So here’s a start: even as we value global access and high-speed broadband, let’s consider that the liveliest and most influential architecture criticism has been largely local. Think about the legendary mid-century critics like Lewis Mumford and Jane Jacobs, and still active voices like Ada Louise Huxtable and Michael Sorkin. It’s no accident that they all made their marks, found their critical voices, as passionate observers of the New York scene. Mumford started writing the “Skyline” column for The New Yorker in 1931 (with a piece on Radio City Music Hall) and didn’t file his last article until 1963, along the way endlessly exploring the city, all five boroughs too, tracking not just the big obvious projects like Rockefeller Center and the ’39 World’s Fair but also public housing in Queens and laundry buildings in the Bronx. And his reviews — astonishing to think about today — were unillustrated; which he didn’t mind, figuring that readers would be that much more motivated to seek out the works for themselves. 3 Huxtable, who was the Times‘ first architecture critic — and the first full-time critic in the country — also operates across the different scales of the city. She doesn’t ignore the big architects but she’s a connoisseur of neighborhood character, and she’s been fierce in exposing the backroom deal-making that she argues has coarsened the richly textured city of her youth; not for nothing was her first collection titled Will They Ever Finish Bruckner Boulevard? Jane Jacobs’s Death and Life of American Cities grew out of her decade as an architecture journalist and as a rabble-rousing resident of Greenwich Village, fighting to preserve what she saw as the virtues of density and history from the big-scale impulses of the urban renewalists. And Michael Sorkin continued this citizen-activist tradition from his perch at the Village Voice in the ’80s, where he tenaciously attacked — when “Disneyfication” was a new word — the accelerating corporatization of urban space.
Of course, when New Yorker editor Harold Ross asked Mumford to write about architecture, a trip from New York to London took the better part of a week on a transatlantic liner; ditto New York to L.A. on the cross-country train. And in the minimally digital ’80s, keyboards were connected to typewriters, new buildings were introduced in the pages of the magazines, and the chief research tool was a library card. That was then. I’m definitely not proposing we give up on the global. Critics like Huxtable and Sorkin filed copy from far afield from time to time. You want your local critic to take the measure of other places — the more you travel the better you understand where you live. But what we can do is to renegotiate the balance, reweight the mix of local to non-local. Which would mean that the influential critic for our leading paper would rack up fewer miles and forgo the foreign junkets — travel would be less international, more interborough. (Didn’t Mumford once declare that he wanted to walk every street of Manhattan?) And more: it would mean that we’d all have to be willing somehow to deglamorize the global, to make it a measure of critical strength to commit to the local. And in fact some really good critics — Christopher Hawthorne at the Los Angeles Times, David Dillon at the Dallas Morning News and Blair Kamin at the Chicago Tribune — have already made that commitment. (Kamin’s Why Architecture Matters is subtitled “Lessons from Chicago.”)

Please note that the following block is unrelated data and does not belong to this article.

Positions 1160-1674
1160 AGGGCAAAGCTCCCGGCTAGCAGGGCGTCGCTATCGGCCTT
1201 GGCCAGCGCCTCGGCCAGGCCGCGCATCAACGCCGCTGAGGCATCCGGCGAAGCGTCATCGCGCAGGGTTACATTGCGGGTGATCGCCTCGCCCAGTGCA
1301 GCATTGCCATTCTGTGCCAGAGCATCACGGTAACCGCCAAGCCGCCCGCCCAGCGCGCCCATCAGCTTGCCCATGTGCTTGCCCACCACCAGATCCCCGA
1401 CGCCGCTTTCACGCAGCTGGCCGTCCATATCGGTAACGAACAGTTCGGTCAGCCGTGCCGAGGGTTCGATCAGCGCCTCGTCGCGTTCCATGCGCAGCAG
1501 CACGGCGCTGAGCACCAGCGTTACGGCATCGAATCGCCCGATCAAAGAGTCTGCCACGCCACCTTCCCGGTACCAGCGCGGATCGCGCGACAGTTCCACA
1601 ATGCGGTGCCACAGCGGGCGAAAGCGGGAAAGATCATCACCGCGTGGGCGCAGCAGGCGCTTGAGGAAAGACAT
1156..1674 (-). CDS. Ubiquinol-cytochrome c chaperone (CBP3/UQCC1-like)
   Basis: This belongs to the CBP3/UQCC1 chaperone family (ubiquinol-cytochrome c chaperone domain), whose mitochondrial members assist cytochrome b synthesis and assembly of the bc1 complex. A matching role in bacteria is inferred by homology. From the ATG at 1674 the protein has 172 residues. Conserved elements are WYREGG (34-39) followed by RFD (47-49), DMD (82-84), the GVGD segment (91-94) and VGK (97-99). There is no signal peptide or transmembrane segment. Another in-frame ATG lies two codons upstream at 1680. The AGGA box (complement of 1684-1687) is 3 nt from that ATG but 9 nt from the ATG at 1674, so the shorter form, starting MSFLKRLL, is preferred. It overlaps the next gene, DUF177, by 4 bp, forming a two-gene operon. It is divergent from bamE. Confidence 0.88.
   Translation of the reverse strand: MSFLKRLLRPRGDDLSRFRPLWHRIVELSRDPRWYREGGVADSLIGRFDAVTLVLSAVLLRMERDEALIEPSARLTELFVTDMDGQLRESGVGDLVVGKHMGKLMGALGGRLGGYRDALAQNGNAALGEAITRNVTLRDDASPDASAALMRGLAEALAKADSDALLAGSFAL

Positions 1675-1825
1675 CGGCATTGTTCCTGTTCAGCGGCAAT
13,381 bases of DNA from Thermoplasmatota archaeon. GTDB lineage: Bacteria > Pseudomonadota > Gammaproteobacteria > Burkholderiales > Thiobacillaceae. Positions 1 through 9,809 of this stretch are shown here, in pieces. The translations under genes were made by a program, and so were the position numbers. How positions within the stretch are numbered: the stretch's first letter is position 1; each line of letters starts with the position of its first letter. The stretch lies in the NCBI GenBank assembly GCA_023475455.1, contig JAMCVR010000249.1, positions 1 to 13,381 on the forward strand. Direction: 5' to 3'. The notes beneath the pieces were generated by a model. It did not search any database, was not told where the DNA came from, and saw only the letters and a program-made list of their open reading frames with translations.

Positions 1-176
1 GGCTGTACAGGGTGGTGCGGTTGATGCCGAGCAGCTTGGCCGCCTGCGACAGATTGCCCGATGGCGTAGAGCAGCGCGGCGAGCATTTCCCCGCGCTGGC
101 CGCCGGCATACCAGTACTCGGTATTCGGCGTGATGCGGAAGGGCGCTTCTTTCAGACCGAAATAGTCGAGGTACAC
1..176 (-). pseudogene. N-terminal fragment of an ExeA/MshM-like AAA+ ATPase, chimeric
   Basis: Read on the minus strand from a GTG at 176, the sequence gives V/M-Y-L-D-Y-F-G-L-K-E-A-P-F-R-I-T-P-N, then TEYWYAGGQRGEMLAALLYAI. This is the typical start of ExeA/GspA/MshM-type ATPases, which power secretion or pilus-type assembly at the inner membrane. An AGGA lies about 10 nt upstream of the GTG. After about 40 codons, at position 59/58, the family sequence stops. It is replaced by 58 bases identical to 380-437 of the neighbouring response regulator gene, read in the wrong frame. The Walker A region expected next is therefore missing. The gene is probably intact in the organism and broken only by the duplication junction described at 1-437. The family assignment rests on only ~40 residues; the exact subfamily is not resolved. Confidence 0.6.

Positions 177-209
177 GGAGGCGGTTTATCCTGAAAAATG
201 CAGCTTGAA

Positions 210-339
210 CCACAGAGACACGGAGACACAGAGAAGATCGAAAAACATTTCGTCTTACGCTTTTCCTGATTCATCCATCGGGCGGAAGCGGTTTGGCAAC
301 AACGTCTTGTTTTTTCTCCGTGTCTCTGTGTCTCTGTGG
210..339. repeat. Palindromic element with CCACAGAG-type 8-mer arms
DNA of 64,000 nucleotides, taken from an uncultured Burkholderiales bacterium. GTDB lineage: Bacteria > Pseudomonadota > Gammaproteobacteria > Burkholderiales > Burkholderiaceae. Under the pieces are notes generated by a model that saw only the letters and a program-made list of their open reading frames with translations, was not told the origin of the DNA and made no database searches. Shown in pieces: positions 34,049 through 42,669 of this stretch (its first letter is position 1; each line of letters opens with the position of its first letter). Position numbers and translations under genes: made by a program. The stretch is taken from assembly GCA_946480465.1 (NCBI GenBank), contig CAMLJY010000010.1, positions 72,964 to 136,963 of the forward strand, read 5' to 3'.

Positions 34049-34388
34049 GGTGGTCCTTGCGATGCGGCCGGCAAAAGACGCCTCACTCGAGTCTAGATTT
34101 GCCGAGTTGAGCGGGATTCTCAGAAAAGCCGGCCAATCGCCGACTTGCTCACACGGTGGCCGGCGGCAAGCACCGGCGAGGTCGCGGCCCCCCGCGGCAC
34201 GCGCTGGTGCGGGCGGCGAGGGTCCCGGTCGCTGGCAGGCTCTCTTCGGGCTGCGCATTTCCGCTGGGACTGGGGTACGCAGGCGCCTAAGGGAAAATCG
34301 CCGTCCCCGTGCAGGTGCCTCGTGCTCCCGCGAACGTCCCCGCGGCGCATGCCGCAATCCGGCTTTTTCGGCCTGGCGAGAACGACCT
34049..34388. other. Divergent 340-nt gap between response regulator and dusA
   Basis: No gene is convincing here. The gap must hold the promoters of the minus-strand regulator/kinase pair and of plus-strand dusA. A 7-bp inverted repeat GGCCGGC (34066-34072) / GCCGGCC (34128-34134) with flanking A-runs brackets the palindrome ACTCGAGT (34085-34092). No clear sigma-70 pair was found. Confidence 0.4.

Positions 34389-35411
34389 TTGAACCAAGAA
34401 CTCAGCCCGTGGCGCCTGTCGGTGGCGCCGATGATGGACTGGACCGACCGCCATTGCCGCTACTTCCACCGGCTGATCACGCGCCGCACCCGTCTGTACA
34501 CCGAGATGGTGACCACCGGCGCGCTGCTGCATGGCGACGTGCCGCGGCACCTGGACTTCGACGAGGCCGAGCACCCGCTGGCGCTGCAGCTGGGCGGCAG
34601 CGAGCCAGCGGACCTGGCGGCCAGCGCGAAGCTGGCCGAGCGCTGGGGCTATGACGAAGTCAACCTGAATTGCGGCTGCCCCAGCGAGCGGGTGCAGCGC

And while we’re rethinking the global beat we might also look hard at the art-critical model, and get serious about incorporating into architecture writing a range of criteria, from environmental to technological, economic to political. Critics might then develop specialties, zones of real expertise, which suggests that “local” needn’t be defined just as a specific place. It could also be a particular topic or slant — certain building types, say, or the politics of urban development, or the relationship of architecture to infrastructure, or the connections between design and science and between urbanism and energy, to name just a few promising interdisciplinary paths.
It’s exciting to think about new and expanded models for architecture criticism. But of course the immediate test of survivability — of whether the job is doomed — won’t be conceptual but economic. How will criticism, either existing models or new ones, fit within whatever editorial and business structures emerge from the messy confusion of these early days of the digital revolution? Too soon to tell. But I agree with Alexandra Lange. We’ve got to be making the best case for keeping the breed. Doing that might mean expanding the gene pool of critical possibilities.